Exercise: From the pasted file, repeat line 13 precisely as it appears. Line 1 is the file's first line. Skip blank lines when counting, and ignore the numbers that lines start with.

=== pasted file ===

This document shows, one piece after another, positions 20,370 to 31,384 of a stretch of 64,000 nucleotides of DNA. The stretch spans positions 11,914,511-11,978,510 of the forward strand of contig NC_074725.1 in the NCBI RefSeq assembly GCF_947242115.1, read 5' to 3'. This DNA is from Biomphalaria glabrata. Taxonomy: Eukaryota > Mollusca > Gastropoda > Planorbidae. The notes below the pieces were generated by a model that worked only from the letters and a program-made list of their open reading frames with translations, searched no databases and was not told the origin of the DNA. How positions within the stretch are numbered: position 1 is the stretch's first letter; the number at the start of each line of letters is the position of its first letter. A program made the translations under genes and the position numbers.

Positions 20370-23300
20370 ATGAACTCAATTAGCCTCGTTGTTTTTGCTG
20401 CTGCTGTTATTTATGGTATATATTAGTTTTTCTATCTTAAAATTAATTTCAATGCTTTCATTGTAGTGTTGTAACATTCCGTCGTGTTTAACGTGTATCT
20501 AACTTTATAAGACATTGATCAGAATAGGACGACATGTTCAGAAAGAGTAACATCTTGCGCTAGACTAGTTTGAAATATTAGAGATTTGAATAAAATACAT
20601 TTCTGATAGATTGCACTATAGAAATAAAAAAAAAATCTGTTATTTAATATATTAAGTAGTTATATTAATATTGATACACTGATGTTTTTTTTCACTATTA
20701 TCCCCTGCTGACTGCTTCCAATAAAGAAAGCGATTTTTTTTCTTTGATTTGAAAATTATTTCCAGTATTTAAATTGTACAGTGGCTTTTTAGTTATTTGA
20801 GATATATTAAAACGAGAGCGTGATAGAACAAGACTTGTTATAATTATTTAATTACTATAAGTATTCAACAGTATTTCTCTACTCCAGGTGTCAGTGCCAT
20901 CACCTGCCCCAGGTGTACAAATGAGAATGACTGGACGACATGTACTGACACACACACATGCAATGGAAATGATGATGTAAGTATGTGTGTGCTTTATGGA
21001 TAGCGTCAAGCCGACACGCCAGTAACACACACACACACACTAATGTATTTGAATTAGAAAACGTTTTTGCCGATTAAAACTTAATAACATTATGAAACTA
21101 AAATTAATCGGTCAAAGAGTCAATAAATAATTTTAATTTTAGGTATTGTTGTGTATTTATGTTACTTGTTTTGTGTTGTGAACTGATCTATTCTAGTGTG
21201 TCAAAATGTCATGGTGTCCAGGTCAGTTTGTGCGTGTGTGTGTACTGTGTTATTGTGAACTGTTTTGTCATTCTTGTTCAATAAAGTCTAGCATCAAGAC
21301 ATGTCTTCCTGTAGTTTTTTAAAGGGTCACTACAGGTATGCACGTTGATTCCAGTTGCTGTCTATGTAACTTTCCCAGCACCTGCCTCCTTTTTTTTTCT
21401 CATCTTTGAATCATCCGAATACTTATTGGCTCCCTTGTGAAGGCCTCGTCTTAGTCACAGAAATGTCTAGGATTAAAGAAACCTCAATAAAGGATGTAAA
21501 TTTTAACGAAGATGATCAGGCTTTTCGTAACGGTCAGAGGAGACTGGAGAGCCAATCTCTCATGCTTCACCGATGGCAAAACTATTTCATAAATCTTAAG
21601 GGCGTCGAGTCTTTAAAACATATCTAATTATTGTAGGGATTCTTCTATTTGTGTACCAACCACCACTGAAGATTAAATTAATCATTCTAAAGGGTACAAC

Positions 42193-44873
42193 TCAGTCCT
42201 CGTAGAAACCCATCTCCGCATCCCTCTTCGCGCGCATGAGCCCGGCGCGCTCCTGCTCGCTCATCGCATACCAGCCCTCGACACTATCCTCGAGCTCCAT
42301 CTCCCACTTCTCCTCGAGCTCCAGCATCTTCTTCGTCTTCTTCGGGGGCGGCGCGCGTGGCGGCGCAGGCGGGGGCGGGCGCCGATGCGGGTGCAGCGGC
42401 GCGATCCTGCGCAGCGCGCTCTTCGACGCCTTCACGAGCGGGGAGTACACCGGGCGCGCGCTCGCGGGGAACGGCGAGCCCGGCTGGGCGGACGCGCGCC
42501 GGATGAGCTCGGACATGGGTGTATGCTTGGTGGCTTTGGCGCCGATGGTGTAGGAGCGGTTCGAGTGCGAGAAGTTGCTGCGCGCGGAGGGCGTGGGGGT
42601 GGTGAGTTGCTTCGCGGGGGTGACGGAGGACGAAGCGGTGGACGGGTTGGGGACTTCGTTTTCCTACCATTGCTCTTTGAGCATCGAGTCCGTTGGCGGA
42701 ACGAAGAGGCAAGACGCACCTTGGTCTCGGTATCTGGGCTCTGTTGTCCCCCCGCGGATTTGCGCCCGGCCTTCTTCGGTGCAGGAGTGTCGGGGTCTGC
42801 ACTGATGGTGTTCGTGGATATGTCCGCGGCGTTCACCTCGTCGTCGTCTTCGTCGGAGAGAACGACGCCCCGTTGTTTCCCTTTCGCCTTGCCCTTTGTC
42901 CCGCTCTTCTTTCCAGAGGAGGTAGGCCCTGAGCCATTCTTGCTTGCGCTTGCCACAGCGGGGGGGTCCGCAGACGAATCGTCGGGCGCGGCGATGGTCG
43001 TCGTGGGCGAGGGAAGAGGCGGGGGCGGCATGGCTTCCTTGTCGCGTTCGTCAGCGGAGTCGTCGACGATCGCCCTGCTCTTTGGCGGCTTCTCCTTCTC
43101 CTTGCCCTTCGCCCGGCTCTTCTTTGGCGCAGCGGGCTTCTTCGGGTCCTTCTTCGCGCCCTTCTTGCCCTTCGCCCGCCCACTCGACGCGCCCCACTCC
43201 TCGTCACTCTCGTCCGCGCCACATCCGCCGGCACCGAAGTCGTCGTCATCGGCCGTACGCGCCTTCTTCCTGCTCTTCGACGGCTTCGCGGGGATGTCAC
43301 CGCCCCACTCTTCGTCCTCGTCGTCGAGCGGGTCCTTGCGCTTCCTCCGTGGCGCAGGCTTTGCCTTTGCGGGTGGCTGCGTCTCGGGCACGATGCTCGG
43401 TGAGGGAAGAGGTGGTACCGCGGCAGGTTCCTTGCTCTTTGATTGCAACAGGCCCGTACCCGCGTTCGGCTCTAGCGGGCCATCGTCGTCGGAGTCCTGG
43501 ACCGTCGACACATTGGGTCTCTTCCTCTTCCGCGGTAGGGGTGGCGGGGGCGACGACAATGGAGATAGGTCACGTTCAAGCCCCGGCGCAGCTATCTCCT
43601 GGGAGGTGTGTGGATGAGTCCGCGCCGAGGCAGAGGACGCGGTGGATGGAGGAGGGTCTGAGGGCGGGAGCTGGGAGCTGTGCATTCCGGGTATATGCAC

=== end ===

21301 ATGTCTTCCTGTAGTTTTTTAAAGGGTCACTACAGGTATGCACGTTGATTCCAGTTGCTGTCTATGTAACTTTCCCAGCACCTGCCTCCTTTTTTTTTCT